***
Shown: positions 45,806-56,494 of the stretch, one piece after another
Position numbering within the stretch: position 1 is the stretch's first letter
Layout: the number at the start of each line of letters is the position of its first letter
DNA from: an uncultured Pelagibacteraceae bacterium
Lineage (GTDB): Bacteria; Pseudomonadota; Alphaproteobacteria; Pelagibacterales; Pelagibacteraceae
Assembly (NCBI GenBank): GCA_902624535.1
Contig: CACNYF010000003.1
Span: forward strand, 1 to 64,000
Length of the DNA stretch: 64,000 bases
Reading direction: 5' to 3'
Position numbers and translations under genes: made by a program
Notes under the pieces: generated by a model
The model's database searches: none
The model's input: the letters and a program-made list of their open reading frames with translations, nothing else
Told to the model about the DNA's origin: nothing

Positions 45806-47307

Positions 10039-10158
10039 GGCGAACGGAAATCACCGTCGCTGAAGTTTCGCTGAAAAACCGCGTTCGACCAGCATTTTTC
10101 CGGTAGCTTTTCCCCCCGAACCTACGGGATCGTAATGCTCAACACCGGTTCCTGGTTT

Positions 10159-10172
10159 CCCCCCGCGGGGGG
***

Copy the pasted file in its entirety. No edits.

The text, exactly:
Shown: positions 45,806-56,494 of the stretch, one piece after another
Position numbering within the stretch: position 1 is the stretch's first letter
Layout: the number at the start of each line of letters is the position of its first letter
DNA from: an uncultured Pelagibacteraceae bacterium
Lineage (GTDB): Bacteria; Pseudomonadota; Alphaproteobacteria; Pelagibacterales; Pelagibacteraceae
Assembly (NCBI GenBank): GCA_902624535.1
Contig: CACNYF010000003.1
Span: forward strand, 1 to 64,000
Length of the DNA stretch: 64,000 bases
Reading direction: 5' to 3'
Position numbers and translations under genes: made by a program
Notes under the pieces: generated by a model
The model's database searches: none
The model's input: the letters and a program-made list of their open reading frames with translations, nothing else
Told to the model about the DNA's origin: nothing

Positions 45806-47307

Positions 10039-10158
10039 GGCGAACGGAAATCACCGTCGCTGAAGTTTCGCTGAAAAACCGCGTTCGACCAGCATTTTTC
10101 CGGTAGCTTTTCCCCCCGAACCTACGGGATCGTAATGCTCAACACCGGTTCCTGGTTT

Positions 10159-10172
10159 CCCCCCGCGGGGGG